The name Bronjohn comes from a name for a person named John
who had brown hair or a dark complexion. The personal name John
was so common in medieval times that a qualifying adjective became necessary became necessary to distinguish between different people with that name. This was particularly necessary due to the fairly common practice of giving the personal name to all the sons in a family.
Early Origins of the Bronjohn family
The surname Bronjohn was first found in Essex
, where they held a family seat
from ancient times.
Early History of the Bronjohn family
This web page shows only a small excerpt of our Bronjohn research.Another 377 words (27 lines of text) covering the years 1349, 1500, 1676 and 1720 are included under the topic Early Bronjohn History in all our PDF Extended History products and printed products wherever possible.
Bronjohn Spelling Variations
Until quite recently, the English language has lacked a definite system of spelling rules. Consequently, Anglo-Saxon
surnames are characterized by a multitude of spelling variations
. Changes in Anglo-Saxon
names were influenced by the evolution of the English language, as it incorporated elements of French, Latin, and other languages. Although Medieval scribes and church officials recorded names as they sounded, so it is common to find one person referred to by several different spellings of his surname, even the most literate people varied the spelling of their own names. Variations of the name Bronjohn include Brownjohn, Browneion, Brownejohn, Bronjohn, Brownjon and many more.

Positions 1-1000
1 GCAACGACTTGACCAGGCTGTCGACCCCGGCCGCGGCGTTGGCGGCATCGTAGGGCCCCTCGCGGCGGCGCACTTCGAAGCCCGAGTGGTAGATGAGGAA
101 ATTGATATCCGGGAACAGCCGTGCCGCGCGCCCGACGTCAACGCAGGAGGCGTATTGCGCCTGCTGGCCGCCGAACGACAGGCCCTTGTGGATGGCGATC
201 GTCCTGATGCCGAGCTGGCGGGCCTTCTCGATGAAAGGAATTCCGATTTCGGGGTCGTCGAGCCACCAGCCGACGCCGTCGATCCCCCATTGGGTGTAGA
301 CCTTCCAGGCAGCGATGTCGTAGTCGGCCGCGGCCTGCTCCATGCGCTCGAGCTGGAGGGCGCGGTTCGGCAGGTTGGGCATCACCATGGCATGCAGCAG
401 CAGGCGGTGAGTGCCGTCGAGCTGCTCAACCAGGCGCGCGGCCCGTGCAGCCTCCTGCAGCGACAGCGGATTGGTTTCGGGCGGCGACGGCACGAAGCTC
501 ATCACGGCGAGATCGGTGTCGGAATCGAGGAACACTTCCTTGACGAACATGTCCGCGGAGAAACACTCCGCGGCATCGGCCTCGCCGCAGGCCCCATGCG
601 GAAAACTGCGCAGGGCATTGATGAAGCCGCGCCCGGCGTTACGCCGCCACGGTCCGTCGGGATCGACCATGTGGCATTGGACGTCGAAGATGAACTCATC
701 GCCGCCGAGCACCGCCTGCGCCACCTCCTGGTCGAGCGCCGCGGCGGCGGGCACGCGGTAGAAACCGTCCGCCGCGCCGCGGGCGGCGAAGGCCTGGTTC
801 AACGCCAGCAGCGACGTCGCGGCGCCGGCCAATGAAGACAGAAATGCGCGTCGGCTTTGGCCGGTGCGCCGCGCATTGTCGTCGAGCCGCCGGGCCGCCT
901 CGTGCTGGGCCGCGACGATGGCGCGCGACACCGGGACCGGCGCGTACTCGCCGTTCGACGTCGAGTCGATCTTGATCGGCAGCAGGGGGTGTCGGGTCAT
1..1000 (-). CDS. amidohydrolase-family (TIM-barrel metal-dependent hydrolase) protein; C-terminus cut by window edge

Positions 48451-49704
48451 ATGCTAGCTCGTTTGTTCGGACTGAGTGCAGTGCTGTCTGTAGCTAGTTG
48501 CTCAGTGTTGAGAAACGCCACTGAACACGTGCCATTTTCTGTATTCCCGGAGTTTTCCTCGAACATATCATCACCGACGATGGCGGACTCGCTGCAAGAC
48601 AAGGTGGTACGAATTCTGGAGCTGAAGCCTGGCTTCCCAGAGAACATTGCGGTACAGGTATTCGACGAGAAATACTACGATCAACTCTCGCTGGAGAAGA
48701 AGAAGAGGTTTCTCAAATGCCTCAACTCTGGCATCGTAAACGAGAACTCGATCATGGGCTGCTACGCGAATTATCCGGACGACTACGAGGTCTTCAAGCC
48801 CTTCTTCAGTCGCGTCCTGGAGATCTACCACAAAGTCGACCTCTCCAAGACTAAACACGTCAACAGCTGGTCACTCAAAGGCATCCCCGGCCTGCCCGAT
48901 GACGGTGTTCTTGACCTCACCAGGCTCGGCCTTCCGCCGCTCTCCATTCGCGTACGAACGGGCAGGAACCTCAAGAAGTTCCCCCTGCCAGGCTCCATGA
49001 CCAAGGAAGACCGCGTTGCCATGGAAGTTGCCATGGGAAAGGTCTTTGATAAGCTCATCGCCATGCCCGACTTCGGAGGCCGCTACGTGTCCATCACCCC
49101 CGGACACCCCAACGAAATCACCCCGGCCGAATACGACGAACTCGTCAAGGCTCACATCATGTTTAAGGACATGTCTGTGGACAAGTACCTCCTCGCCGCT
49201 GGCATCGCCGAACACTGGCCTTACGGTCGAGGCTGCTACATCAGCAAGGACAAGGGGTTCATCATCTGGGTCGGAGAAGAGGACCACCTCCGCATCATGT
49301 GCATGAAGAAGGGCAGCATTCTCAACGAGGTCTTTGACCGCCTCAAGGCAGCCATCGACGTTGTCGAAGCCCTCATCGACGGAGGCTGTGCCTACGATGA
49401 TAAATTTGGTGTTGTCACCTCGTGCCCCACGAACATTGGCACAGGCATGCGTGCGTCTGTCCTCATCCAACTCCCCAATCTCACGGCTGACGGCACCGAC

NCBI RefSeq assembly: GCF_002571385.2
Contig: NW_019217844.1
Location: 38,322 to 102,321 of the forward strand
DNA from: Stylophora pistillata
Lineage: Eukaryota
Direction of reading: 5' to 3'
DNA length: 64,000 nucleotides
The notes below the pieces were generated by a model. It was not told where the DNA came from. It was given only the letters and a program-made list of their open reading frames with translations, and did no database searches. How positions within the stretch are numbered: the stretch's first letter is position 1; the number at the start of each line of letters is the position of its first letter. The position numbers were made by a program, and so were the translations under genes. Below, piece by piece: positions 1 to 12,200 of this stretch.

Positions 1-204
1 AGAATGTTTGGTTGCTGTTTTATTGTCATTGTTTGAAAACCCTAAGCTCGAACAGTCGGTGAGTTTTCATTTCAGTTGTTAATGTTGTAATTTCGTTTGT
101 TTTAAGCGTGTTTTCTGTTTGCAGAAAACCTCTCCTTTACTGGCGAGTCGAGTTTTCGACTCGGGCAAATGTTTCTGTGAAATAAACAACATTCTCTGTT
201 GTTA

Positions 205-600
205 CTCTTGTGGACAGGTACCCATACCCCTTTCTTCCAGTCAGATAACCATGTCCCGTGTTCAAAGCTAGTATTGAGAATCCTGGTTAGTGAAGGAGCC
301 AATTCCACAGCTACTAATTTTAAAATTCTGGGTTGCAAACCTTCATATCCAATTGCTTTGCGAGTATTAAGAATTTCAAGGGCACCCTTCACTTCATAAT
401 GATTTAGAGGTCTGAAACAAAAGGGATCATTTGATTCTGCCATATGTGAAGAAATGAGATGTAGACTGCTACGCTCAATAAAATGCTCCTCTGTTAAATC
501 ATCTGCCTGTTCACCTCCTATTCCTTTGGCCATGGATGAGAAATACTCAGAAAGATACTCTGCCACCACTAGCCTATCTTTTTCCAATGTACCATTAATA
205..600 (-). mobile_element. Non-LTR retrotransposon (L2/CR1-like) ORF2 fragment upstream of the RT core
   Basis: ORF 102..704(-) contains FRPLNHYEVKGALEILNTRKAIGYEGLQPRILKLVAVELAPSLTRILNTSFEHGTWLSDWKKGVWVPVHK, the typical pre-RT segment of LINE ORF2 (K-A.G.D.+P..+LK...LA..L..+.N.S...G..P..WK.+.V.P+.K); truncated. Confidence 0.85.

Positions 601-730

Early Notables of the Bronjohn family (pre 1700)
More information is included under the topic Early Bronjohn Notables in all our PDF Extended History products
and printed products wherever possible.
Migration of the Bronjohn family to the New World and Oceana
Searching for a better life, many English families migrated to British colonies. Unfortunately, the majority of them traveled under extremely harsh conditions: overcrowding on the ships caused the majority of the immigrants to arrive diseased, famished, and destitute from the long journey across the ocean. For those families that arrived safely, modest prosperity was attainable, and many went on to make invaluable contributions to the development of the cultures of the new colonies. Research into the origins of individual families in North America revealed records of the immigration of a number of people bearing the name Bronjohn or a variant listed above: William Brownjohn who arrived in Georgia in 1733.